Money in the Time of Coronavirus
J. van ‘t Klooster, Why the US Congress Gives Dollars to the Fed
March 31, 2020
Jens van ‘t Klooster, KU Leuven and University of Amsterdam
Commentators have raised various concerns over provisions in the $2 trillion US stimulus bill that assign $454 billion to protecting the Federal Reserve against losses. The most basic worry is that losses should not matter to a central bank. Although I agree that a lot ultimately rests on conventions, that is true for many things. This fear of losses, rather than the Federal Reserve Act itself, may ultimately be what stops it from doing what Dan Awrey, Leah Downey and Robert Hockett have rightly said it should: provide at least some of the support now available to Wall Street to the US’s struggling real economy.
In this blog, I will first say something about why it makes (some) sense to spend this money to protect the Federal Reserve against technical insolvency. I then contrast the Federal Reserve’s attitude with what is happening in Europe, where the European Central Bank has historically also been immensely concerned about losses. For now, in launching its Pandemic Emergency Purchase Programme (PEPP), it has given up a lot of its earlier risk aversion.
Let me start with some philosophy: does it even make sense to think about financial risk in relation to central banks? Central banks report on their activities and design their operations assuming the reality of their accounting framework. From this balance sheet perspective, central banks are exposed to financial risk because they hold financial assets. Accounting is crucial for private sector agents because they face budget constraints. If central banks operate on an analogous logic, they face a risk of insolvency in this accounting sense. If the value of their assets drops below the value of their liabilities, they are insolvent.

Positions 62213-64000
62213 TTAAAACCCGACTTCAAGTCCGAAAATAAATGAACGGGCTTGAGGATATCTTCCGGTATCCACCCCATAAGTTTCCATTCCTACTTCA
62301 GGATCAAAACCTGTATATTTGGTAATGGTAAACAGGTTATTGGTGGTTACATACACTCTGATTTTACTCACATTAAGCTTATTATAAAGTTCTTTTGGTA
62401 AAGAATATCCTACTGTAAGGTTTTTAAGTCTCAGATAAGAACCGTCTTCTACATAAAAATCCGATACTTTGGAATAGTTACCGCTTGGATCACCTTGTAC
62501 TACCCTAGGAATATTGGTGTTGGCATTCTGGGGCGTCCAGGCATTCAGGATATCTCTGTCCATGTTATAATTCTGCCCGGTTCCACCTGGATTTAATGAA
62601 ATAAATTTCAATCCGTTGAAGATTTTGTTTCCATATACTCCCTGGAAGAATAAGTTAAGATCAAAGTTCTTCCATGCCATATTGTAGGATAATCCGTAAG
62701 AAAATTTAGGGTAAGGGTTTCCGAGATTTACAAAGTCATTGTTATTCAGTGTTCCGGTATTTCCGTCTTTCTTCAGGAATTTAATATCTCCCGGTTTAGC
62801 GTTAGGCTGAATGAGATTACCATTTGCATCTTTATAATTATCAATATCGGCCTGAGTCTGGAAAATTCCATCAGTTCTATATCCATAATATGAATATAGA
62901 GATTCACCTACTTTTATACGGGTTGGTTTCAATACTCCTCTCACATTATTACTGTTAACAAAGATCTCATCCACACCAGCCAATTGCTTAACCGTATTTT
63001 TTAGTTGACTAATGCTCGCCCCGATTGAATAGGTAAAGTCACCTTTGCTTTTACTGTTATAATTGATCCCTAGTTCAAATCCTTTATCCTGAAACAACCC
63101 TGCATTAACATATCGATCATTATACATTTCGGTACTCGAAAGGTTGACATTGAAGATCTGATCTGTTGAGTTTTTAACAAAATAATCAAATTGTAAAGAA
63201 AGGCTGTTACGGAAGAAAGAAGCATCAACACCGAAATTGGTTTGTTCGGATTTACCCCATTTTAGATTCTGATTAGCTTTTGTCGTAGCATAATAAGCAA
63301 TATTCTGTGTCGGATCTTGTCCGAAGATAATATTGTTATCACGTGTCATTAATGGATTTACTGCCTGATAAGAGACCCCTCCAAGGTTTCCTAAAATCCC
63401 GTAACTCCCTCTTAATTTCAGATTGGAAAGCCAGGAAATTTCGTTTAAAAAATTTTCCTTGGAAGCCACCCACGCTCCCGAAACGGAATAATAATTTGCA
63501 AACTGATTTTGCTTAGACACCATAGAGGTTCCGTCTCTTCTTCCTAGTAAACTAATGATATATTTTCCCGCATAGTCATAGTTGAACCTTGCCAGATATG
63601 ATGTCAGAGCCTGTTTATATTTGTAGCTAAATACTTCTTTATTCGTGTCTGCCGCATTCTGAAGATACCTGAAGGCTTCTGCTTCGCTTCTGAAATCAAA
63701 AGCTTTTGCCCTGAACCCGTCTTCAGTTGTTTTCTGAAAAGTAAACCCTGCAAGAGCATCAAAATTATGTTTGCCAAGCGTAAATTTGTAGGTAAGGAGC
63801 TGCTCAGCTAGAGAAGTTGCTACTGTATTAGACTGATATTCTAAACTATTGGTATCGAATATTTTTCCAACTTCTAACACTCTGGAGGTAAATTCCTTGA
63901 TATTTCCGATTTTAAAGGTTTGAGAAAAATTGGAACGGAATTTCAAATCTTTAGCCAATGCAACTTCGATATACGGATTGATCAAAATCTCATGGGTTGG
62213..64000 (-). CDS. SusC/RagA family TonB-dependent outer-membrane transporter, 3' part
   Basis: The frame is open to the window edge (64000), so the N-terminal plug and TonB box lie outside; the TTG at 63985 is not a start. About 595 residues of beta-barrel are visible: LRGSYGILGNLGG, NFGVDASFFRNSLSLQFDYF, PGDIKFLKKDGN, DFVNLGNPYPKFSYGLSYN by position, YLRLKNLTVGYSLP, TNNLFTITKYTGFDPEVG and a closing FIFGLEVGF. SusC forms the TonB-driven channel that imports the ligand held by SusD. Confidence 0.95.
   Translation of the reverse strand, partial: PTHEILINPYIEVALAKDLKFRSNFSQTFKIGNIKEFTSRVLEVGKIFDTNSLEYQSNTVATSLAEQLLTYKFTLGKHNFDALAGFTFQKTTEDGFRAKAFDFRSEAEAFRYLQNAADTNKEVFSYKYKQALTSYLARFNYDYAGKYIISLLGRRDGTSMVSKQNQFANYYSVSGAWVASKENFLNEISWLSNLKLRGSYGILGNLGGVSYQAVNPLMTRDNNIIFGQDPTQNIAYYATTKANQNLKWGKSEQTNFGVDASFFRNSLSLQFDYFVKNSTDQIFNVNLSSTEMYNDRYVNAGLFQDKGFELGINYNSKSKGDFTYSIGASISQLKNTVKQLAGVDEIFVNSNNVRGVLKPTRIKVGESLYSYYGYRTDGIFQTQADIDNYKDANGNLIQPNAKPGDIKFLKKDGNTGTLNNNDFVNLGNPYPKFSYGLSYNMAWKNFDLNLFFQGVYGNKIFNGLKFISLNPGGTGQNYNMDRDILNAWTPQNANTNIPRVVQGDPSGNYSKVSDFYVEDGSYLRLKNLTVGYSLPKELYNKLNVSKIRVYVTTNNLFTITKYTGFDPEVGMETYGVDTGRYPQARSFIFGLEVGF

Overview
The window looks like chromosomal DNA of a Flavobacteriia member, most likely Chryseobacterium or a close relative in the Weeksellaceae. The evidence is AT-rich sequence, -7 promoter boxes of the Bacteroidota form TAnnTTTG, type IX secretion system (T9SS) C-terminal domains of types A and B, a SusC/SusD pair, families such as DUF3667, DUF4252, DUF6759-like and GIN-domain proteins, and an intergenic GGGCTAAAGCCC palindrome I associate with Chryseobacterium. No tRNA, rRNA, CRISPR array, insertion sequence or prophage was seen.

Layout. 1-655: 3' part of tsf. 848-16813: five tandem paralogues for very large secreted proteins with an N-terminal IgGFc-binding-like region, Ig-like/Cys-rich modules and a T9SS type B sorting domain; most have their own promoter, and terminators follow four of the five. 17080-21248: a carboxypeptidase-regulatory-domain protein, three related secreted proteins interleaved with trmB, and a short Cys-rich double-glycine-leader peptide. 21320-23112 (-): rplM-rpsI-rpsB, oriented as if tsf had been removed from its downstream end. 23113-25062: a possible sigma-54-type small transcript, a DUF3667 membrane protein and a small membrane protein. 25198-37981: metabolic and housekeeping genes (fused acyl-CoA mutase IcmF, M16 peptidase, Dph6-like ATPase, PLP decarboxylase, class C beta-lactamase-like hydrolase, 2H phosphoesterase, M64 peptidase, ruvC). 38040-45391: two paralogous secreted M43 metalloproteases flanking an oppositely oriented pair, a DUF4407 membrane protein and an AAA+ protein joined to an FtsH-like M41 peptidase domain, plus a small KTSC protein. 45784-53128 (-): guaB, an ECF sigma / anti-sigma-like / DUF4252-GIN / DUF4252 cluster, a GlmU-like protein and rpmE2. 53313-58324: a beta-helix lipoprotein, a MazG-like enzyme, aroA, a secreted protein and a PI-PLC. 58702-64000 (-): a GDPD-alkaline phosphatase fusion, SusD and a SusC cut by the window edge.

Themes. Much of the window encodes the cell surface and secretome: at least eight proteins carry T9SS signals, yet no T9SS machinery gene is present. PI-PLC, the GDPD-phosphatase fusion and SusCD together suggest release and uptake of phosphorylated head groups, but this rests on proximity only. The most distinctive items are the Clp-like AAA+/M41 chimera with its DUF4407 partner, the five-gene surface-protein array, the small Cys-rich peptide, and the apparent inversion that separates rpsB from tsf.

Central bank budget constraints, however, are not at all like those of the private sector. They are not enforceable through the legal system in the way that budget constraints of economic agents are. Where it comes to obligations to pay in in its own currency, central banks can always just print the money. For this reason, the consequences of insolvency are limited. Indeed, the central banks of Chile, the Czech Republic, Israel and Mexico have operated with negative equity, holding assets valued less than their liabilities, for years. It is true that central banks often have strict legal requirements for controlling and reporting the value of their assets and liabilities.12F Calls to “Audit the Fed,” as critics have rightly pointed out, falsely suggest that the Federal Reserve is currently not audited by an outside accounting firm. Central banks, however, often decide on their own accounting framework. The Fed, in fact, used this power in 2013 to create a new way to avoid net negative equity. A central bank is, hence, somewhat like a firm under historical socialism, where, even if accounting practices were in place, bankruptcy remained a political decision and losses per se would not result in the dissolution of the firm.
The absence of a default risk, however, does not mean that central bank accounting has no practical significance, as central bankers are keen to point out. A central bank with net negative equity may change its behaviour to a more profit-oriented strategy, which may hinder its macroeconomic and financial market roles. Financial market participants and governments may have less confidence in the central bank, threatening its independence and ability to achieve its objectives. Citizens may think all sorts of things. As is the case for all institutions at the pinnacle of the financial system, as Katharina Pistor has argued, the financial constraints that central banks face are more discretionary and depend crucially on their own perceptions, those of other political institutions and those of market participants.